In a brief address, Attorney General Jeff Sessions confirmed that the Trump administration would “wind down” the Deferred Action for Childhood Arrivals (DACA) program implemented by the Obama administration in 2012.
Emphasizing the familiar nativist talking points that have defined the administration’s rhetoric on immigration, Sessions said that ending DACA would ensure the “rule of law” and protect American citizens from “crime, violence, and terrorism.” Sessions also implied that the nearly 800,000 Dreamers currently protected by DACA, as well as the “surge” of undocumented immigrants, were taking American jobs. Sessions indicated that DACA “denied jobs to hundreds of thousands of Americans,” as well as created a humanitarian crisis at the Southern border where, according to the Attorney General, there has been “a surge of minors” attempting to enter the country illegally.
Sessions’s defenses were flimsy. Children arriving at the border after 2012 are not eligible for protection under DACA. The executive order only applies to those who are younger than 31 after June 15, 2012. In addition, Dreamers must have arrived in the United States prior to their sixteenth birthday and lived in the country continuously since June 2007. Further, despite Sessions’s warnings of crime and criminality, DACA recipients have to pass extensive vetting; in the process, they identify themselves and acknowledge to government officials that they are undocumented. In doing so, DACA recipients have made themselves uniquely vulnerable to deportation, placing an immense amount of trust in America, a trust that was irrevocably broken by the Trump administration today.
If Sessions relied on the standard immigration talking points, warning of crime and “illegality,” he also relied on returning the United States to “Constitutional order and rule of law.” “This policy [was] implemented unilaterally,” Sessions said. “The executive branch, through DACA, deliberately sought to achieve what the legislative branch refused to implement,” Sessions added, referring to the fact that DACA was implemented through executive order after Congress failed to pass any iteration of DACA for eleven years. DACA, Sessions emphasized, is an “unconstitutional exercise of authority by the executive branch.”
“As AG, it is my duty to ensure that the laws of the United States are enforced,” Sessions said, “there is no greater good... than preserving and strengthing the impartial rule of law.” According to Sessions, ending DACA is an example of “compassion,” one born of enforcing laws and correcting the Obama administration’s constitutional overreach. He pointed to the Fifth Circuit’s decision to overrule Deferred Action for Parental Accountability (DAPA), an Obama administration action that offered deferred action to undocumented parents of American citizens or legal residents, as precedent, indicating that DACA would also end if challenged in court (indeed, the AGs of Texas, Idaho, Alabama, Arkansas, Lousiana, Kansas, Nebraska, South Carolina, Tennessee and West Virginia have already threatened to sue the administration over DACA). Sessions indicated that immigration reform was the job of Congress—not the executive branch—and encouraged Congress to “thoughtfully pursue” a course of action, an “immigration policy that serves the national interest.”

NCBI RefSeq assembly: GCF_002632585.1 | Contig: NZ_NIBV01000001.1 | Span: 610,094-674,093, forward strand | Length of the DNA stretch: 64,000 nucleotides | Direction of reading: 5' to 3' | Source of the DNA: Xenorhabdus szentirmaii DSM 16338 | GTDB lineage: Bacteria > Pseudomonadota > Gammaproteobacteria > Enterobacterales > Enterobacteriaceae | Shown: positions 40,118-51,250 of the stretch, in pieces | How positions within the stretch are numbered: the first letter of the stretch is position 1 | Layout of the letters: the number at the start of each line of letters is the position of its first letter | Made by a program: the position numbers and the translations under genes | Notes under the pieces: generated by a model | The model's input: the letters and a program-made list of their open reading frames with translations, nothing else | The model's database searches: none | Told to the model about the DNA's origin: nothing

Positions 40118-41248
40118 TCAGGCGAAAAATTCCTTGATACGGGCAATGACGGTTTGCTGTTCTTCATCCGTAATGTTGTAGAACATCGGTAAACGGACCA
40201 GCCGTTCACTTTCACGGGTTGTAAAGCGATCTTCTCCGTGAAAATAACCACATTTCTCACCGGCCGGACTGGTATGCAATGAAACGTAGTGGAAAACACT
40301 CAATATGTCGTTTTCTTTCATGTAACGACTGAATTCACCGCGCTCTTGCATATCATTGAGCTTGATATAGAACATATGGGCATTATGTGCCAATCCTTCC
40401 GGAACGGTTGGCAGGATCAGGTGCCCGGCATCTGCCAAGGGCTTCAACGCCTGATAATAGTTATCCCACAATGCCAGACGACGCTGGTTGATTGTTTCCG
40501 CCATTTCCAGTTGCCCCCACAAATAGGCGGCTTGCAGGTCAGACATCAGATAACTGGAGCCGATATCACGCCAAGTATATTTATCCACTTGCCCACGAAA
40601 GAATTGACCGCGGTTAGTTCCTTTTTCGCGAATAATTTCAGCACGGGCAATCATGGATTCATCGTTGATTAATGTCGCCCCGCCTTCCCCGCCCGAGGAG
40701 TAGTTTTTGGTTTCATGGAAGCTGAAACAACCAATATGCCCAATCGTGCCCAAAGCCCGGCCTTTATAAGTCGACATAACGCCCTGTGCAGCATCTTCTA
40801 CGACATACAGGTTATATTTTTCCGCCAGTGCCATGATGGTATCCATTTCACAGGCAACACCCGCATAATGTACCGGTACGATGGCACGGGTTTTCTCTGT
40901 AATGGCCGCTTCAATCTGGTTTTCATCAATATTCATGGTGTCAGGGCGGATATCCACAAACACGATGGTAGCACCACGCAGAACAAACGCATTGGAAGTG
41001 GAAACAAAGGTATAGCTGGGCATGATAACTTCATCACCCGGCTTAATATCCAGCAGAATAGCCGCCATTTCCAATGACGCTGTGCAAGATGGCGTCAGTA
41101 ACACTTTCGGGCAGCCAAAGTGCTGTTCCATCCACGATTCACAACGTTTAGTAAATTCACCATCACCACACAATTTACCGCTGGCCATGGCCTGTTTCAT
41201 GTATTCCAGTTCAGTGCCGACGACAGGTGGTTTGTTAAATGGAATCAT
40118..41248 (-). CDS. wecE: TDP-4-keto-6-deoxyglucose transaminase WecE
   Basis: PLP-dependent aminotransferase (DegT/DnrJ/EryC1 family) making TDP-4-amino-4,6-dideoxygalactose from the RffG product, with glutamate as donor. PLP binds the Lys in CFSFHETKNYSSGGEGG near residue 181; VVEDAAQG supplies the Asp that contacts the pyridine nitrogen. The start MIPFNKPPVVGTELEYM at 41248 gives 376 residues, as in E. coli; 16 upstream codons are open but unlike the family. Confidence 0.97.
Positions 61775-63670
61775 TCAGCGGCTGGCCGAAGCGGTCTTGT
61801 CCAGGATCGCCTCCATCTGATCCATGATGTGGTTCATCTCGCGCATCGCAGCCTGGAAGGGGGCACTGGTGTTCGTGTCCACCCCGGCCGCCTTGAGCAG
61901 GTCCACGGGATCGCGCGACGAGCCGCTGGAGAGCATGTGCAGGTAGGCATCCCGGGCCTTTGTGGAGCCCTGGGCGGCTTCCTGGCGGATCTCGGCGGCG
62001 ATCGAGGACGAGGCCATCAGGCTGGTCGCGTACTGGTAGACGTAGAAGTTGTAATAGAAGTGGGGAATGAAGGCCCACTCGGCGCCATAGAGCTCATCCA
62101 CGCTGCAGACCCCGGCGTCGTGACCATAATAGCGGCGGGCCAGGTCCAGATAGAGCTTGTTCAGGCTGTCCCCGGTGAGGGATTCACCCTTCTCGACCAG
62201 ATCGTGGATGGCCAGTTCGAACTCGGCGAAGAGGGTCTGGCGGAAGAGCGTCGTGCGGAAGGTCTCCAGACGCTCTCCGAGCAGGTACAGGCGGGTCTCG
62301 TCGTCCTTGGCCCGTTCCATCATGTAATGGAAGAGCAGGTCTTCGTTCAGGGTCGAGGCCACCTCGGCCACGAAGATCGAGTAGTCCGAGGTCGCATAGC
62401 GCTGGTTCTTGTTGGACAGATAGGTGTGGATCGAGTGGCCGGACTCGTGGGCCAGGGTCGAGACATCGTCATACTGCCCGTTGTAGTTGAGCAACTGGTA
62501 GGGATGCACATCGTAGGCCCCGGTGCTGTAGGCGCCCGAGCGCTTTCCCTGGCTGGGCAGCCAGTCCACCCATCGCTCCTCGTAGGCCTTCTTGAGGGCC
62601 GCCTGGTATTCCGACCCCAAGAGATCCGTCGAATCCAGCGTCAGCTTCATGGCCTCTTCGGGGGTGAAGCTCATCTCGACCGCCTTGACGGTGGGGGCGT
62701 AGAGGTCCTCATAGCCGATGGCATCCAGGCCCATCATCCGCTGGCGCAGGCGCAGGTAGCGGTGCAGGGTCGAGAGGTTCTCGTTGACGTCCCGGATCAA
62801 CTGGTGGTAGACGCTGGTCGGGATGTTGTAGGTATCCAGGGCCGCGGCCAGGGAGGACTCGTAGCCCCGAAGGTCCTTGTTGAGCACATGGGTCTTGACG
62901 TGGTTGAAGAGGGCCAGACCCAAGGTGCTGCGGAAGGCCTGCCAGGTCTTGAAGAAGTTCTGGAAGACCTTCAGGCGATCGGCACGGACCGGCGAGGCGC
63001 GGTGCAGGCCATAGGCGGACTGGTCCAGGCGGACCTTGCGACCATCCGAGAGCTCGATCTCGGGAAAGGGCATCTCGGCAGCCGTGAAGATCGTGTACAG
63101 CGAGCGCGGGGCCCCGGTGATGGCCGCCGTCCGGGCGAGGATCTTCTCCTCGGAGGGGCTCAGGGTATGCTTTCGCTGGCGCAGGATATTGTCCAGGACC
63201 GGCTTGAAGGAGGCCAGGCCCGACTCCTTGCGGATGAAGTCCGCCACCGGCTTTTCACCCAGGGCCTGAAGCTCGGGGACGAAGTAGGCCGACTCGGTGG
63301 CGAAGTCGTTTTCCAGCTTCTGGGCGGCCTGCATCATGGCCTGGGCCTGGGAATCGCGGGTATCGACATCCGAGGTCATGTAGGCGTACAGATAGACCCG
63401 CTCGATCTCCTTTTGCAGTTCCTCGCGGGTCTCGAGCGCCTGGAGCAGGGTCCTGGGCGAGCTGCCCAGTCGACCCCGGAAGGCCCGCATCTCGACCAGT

Sessions said the word “compassion” many times but it was clear that such “compassion” is simply not reserved for the nearly 800,000 people who will, after the “wind down” period overseen by Homeland Security, likely face deportation to countries they have little affiliation with. Instead, compassion was synonymous with the “rule of law,” upended, according to Sessions, by lax immigration laws and subsequent “lawlessness.” Ending DACA, Sessions argued, would “protect the integrity of our Consitution” and “ensure the safety and security of the American people.” It certainly reveals an astounding lack of compassion to look Dreamers and simply refuse to see them as part and parcel of the “American people.”
On Twitter, Senator Elizabeth Warren called the plan “mass deportation,” adding that it “is part of the bigoted policies that are a cornerstone of the [Trump administration].”
After reading his brief statement, Sessions declined to take questions.